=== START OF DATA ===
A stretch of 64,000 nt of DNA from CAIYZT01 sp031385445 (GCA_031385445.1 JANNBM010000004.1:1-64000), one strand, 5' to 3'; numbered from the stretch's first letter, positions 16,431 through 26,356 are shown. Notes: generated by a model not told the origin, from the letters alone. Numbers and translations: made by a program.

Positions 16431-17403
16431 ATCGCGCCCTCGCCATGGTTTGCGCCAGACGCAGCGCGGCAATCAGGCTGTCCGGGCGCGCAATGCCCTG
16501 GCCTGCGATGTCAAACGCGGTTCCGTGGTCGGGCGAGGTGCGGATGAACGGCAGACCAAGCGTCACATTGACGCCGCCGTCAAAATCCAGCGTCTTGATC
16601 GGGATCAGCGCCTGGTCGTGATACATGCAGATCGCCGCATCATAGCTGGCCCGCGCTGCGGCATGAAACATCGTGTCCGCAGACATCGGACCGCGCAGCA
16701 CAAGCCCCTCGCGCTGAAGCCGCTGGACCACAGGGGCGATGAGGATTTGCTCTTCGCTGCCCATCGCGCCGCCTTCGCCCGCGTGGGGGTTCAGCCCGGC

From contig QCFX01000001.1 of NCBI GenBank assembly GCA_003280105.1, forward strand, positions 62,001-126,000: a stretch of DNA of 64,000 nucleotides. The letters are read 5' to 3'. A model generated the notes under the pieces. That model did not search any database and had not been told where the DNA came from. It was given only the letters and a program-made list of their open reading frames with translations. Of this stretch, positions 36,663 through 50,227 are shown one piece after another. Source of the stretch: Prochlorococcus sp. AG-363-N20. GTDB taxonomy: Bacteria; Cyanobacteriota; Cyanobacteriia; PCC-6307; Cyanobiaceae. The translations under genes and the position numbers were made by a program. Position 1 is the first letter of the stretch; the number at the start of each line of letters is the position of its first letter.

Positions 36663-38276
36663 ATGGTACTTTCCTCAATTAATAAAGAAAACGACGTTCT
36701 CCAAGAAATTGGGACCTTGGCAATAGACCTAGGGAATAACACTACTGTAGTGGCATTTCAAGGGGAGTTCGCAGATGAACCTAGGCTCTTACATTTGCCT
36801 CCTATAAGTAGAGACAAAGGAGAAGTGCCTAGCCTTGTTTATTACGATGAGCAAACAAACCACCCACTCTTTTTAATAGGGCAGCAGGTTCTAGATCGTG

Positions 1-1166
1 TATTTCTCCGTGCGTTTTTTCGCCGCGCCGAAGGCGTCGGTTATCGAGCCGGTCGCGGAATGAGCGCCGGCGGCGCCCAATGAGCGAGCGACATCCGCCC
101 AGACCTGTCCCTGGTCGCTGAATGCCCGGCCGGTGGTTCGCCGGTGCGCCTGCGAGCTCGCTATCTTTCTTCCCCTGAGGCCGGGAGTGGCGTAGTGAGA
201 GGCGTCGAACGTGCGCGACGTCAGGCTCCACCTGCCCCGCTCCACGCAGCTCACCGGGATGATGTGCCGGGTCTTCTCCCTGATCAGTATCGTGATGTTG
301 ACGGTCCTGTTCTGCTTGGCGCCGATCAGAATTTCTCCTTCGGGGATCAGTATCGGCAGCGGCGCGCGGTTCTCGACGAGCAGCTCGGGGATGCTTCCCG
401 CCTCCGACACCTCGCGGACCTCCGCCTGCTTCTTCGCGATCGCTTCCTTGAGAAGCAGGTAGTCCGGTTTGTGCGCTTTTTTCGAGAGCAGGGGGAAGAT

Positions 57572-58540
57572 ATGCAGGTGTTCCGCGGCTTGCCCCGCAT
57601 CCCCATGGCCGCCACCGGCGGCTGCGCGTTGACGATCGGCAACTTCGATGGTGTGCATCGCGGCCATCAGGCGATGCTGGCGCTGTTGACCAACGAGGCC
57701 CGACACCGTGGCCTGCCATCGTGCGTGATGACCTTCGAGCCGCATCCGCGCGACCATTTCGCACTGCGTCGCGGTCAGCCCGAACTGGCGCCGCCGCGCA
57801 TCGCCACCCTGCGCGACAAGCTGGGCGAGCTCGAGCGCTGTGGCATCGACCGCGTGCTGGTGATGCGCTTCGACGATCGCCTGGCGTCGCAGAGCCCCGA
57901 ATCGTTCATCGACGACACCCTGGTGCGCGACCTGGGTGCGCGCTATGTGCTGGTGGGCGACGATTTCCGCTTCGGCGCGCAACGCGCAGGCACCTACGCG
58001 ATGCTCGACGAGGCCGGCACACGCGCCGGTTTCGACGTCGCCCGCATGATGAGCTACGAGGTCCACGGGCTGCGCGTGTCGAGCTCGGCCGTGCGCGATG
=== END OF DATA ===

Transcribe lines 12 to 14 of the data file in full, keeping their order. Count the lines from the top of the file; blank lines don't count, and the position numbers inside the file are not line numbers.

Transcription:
Positions 1-1166
1 TATTTCTCCGTGCGTTTTTTCGCCGCGCCGAAGGCGTCGGTTATCGAGCCGGTCGCGGAATGAGCGCCGGCGGCGCCCAATGAGCGAGCGACATCCGCCC
101 AGACCTGTCCCTGGTCGCTGAATGCCCGGCCGGTGGTTCGCCGGTGCGCCTGCGAGCTCGCTATCTTTCTTCCCCTGAGGCCGGGAGTGGCGTAGTGAGA